The Majority of Jordanian Secondary-School Students Flunk a Key Exam
AMMAN— For the second year in a row, the majority of secondary-school students in Jordan have failed the all-important final exams, calling the educational quality of the kingdom into question.
This summer, not a single student passed the high school exam—tawjihi—at 338 public schools out of 6172 and 11 private schools out of 1055, according to an official statement. Many observers pointed to inexperienced and under-trained teachers as one of the main reasons for the poor passing rates.
Exactly “49,972 students sat for the academic stream of the examination, among whom 20,521 students passed it, marking a pass rate of 41.1 per cent,” said the education minister Mohammad Thneibat at a press conference last week noting that the previous session’s passing rate stood at 40.2 percent.
Once again this year, there were reports of cheating, selling exam questions, students’ fainting during the exam, and even students with poor results committing suicide. Students had a particularly hard time with the English exam, and the local media described it as a “slap in the face” to the nation’s students.
Following the exam, social media raged with posts from students, parents and teachers expressing their anger over the test’s difficulty.
The Jordan Teachers Association said it received dozens of calls from students and their parents, complaining about the exam.
“Whatever the justification will be of those who wrote the questions, it is obvious that it does not comply with students’ abilities or take into account their different capabilities,” said the teacher’s association spokesman, Ayman Okour. In turn, officials from the education ministry promised to take reasonable action if it determines that the exam was “harsh.”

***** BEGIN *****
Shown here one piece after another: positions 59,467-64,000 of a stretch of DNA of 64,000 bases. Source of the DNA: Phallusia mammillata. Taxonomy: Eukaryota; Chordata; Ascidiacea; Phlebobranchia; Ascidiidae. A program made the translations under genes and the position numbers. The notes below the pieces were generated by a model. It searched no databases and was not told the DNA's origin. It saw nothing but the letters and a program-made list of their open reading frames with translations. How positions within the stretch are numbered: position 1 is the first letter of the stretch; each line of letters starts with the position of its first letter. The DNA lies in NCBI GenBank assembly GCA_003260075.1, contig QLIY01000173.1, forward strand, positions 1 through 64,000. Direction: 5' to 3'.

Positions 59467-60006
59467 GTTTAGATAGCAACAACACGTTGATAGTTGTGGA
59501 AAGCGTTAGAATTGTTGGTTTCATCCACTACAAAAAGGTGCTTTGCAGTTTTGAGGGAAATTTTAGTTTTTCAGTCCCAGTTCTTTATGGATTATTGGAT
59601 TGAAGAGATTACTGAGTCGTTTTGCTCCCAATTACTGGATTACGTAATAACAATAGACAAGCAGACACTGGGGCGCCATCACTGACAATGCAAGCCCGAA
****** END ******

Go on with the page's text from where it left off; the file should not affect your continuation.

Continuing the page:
The patterns of failure also show that more students outside the capital of Amman are flunking the test. This year no students at 50 out of 75 schools in the Northeastern Badia District passed the tawjihi, according to the district’s education director, Riyad Shdeifat.
Shdeifat blamed the students’ poor showing on the lack of qualified teachers, as well as absentee students who did not sit for the exam, the Jordan News Agency, Petra, reported. Student absenteeism in Jordan is among the worst in the Arab region, with 57 percent of Jordanian students reporting skipping class, according to surveys that accompany the prominent international test, the Program for International Student Assessment. (Read our story: Why Aren’t Jordanian Children in School?)
In the Northwestern Badia education district, no students passed in 19 out of the 59 schools, according to the education director for the district, Sayel Khreisha.
Khreisha also blamed the failure of so many students on students who expected to pass by cheating, but found they couldn’t. (Recent years have witnessed dozens of cheating cases during the exams. However, fewer incidents were recorded this year as the new minister promised to take strict measures.
In the southern Ghor district, students in nine out of 18 schools failed the tawjihi, according to the district’s education director, Salim Hijazi.